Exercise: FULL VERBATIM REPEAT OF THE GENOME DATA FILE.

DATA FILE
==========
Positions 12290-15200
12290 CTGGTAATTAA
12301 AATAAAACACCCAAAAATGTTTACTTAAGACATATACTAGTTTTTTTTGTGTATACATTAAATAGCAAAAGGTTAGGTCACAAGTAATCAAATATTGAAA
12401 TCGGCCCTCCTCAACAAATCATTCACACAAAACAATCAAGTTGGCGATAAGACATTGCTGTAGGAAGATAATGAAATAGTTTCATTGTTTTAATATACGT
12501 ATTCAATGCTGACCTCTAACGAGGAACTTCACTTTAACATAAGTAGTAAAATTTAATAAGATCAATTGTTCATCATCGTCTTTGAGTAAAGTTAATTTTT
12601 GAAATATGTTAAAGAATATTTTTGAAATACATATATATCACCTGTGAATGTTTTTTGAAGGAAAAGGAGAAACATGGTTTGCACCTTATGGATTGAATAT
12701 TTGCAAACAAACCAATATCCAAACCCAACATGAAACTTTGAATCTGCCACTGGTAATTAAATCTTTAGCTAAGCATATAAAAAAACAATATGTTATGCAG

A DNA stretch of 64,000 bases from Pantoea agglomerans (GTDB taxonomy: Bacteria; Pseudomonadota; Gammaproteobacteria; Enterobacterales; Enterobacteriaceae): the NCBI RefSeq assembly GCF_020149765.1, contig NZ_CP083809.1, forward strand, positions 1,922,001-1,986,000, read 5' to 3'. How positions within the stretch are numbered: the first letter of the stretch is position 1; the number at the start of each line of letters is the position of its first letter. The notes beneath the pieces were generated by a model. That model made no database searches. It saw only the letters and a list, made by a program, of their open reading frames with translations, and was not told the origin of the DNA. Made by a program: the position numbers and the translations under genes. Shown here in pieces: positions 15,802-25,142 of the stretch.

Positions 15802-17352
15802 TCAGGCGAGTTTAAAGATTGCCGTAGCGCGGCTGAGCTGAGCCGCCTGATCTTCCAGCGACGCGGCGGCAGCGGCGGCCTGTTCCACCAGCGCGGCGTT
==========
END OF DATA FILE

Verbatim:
Positions 12290-15200
12290 CTGGTAATTAA
12301 AATAAAACACCCAAAAATGTTTACTTAAGACATATACTAGTTTTTTTTGTGTATACATTAAATAGCAAAAGGTTAGGTCACAAGTAATCAAATATTGAAA
12401 TCGGCCCTCCTCAACAAATCATTCACACAAAACAATCAAGTTGGCGATAAGACATTGCTGTAGGAAGATAATGAAATAGTTTCATTGTTTTAATATACGT
12501 ATTCAATGCTGACCTCTAACGAGGAACTTCACTTTAACATAAGTAGTAAAATTTAATAAGATCAATTGTTCATCATCGTCTTTGAGTAAAGTTAATTTTT
12601 GAAATATGTTAAAGAATATTTTTGAAATACATATATATCACCTGTGAATGTTTTTTGAAGGAAAAGGAGAAACATGGTTTGCACCTTATGGATTGAATAT
12701 TTGCAAACAAACCAATATCCAAACCCAACATGAAACTTTGAATCTGCCACTGGTAATTAAATCTTTAGCTAAGCATATAAAAAAACAATATGTTATGCAG

A DNA stretch of 64,000 bases from Pantoea agglomerans (GTDB taxonomy: Bacteria; Pseudomonadota; Gammaproteobacteria; Enterobacterales; Enterobacteriaceae): the NCBI RefSeq assembly GCF_020149765.1, contig NZ_CP083809.1, forward strand, positions 1,922,001-1,986,000, read 5' to 3'. How positions within the stretch are numbered: the first letter of the stretch is position 1; the number at the start of each line of letters is the position of its first letter. The notes beneath the pieces were generated by a model. That model made no database searches. It saw only the letters and a list, made by a program, of their open reading frames with translations, and was not told the origin of the DNA. Made by a program: the position numbers and the translations under genes. Shown here in pieces: positions 15,802-25,142 of the stretch.

Positions 15802-17352
15802 TCAGGCGAGTTTAAAGATTGCCGTAGCGCGGCTGAGCTGAGCCGCCTGATCTTCCAGCGACGCGGCGGCAGCGGCGGCCTGTTCCACCAGCGCGGCGTT